Although Rubinson might otherwise be liable for punitive damages, the failure of proof of compensatory damages against him precludes recovery of such damages. The law in Pennsylvania is that an award of compensatory damages is a prerequisite to the recovery of punitive damages. See, e. g., Weider v. Hoffman, 238 F. Supp. 437 (M.D.Pa., 1965).
F. EQUITABLE RELIEF
The individual defendants have wrongfully exchanged confidential customer information to such a great extent and have acted in a fashion manifesting such a disregard for the plaintiffs' rights that the former accounts of each of them should in equity remain unavailable to all of them for the period of the covenants. Because of the extensive exchange of customer information all the defendants will, in addition, be precluded from soliciting and selling any accounts called on by the individual defendants while in the plaintiffs' employ, whether or not the accounts were actually sold. Malter by its involvement in this unlawful activity must account to the plaintiffs for all profits realized as the result of the wrongs of its agents; the individual defendants must account for all commissions and overrides received as a result of their wrongful conduct.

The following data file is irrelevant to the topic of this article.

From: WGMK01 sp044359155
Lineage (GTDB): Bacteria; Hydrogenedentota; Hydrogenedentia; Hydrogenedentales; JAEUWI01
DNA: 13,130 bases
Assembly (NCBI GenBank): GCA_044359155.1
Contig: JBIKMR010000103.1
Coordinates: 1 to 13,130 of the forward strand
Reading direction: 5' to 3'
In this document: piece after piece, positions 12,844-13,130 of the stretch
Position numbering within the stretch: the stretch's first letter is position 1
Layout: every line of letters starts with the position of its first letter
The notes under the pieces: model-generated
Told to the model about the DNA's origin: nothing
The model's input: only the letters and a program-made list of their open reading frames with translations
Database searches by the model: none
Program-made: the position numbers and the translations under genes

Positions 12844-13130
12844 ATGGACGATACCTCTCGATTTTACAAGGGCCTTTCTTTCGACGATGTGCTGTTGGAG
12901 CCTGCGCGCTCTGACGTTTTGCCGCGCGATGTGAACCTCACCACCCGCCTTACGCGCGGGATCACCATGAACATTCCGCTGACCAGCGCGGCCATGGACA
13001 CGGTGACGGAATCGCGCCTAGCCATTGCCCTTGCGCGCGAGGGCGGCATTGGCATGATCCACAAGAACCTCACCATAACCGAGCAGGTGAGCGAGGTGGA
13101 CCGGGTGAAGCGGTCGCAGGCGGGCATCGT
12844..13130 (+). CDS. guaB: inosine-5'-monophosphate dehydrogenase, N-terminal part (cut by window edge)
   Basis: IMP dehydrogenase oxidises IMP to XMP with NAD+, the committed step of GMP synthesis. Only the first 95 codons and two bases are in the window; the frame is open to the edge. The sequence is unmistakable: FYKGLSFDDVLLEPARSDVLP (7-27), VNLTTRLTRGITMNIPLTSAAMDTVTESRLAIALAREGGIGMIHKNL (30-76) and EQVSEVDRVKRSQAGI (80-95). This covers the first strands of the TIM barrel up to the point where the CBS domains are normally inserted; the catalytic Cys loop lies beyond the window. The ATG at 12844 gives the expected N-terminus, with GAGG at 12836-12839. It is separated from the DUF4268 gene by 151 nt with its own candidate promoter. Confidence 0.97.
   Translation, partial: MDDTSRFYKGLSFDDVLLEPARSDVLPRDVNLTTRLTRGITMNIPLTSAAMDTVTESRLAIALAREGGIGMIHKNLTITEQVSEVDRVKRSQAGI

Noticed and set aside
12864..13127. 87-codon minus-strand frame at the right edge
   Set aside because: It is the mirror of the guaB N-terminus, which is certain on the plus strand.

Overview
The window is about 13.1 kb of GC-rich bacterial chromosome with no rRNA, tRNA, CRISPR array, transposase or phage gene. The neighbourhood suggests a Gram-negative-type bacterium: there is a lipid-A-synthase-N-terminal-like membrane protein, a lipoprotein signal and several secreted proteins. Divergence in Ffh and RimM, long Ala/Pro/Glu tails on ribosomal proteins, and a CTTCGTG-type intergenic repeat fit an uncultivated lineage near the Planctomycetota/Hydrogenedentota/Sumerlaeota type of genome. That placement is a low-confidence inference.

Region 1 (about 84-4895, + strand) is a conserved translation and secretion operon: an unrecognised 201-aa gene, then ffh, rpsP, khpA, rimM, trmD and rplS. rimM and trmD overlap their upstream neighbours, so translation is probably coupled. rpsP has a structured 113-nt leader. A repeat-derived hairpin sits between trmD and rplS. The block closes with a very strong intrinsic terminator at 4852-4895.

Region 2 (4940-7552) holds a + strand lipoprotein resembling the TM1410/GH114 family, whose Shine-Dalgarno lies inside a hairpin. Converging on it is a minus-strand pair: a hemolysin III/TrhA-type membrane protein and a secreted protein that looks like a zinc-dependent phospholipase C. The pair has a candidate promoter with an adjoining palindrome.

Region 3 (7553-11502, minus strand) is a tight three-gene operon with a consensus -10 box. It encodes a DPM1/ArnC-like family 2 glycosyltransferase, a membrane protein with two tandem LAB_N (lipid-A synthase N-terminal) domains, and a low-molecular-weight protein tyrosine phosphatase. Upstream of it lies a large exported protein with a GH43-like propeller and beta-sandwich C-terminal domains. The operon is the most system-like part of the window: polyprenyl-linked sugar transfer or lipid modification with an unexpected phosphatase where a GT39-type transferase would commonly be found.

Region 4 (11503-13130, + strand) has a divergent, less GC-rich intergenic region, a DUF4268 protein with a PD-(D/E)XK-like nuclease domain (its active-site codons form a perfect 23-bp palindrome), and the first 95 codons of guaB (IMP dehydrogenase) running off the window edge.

The foregoing discussion shall be considered our conclusions of law, in addition to which we conclude specifically that the court has jurisdiction over the parties to and the subject matter of this litigation.
Any statements of fact contained in the "Legal Discussion" not specifically found in the "Findings of Fact" are nevertheless additional findings of fact.
Contentions of the parties not discussed above have been fully considered and rejected.
The parties are directed to agree upon and submit a decree in accordance with the terms of the foregoing Opinion.NOTES